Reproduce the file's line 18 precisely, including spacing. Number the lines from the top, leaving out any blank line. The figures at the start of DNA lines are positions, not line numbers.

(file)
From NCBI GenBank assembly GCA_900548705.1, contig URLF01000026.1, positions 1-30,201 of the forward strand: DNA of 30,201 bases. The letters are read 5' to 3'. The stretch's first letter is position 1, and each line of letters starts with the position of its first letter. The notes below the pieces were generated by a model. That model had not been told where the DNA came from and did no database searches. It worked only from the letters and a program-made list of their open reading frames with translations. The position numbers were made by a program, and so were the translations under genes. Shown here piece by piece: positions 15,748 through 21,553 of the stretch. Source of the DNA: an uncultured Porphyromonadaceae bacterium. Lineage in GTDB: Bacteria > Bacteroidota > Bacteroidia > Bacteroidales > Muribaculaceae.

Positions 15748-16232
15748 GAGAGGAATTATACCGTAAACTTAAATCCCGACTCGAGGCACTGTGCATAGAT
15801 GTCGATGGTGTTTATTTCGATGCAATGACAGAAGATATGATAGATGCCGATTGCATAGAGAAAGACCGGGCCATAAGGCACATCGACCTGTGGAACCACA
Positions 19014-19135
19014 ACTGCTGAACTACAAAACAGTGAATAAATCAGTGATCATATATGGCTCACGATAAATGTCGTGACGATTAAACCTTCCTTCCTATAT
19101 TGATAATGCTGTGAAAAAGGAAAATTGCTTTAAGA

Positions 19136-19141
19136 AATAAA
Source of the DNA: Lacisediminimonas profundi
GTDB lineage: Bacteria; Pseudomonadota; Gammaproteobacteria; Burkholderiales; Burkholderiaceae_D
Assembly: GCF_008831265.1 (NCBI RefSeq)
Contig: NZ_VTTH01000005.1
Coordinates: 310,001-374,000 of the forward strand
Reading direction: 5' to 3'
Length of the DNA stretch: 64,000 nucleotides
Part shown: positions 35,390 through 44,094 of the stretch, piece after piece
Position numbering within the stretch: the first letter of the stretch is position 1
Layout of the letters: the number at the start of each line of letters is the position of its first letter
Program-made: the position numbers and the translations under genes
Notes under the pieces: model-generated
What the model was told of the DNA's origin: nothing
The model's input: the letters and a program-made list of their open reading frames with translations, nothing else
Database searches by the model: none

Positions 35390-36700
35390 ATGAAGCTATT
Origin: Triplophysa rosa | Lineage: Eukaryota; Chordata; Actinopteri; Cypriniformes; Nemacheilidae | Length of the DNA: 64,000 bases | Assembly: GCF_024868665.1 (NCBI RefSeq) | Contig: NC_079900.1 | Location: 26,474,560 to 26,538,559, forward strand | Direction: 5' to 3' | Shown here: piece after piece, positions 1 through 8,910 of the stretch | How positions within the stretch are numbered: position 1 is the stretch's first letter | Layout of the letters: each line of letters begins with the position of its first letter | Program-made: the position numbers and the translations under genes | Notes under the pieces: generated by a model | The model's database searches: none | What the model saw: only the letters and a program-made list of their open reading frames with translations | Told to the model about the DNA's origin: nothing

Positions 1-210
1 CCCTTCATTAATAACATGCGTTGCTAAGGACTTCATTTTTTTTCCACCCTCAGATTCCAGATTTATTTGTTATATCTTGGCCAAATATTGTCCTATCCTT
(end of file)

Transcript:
Position numbering within the stretch: the first letter of the stretch is position 1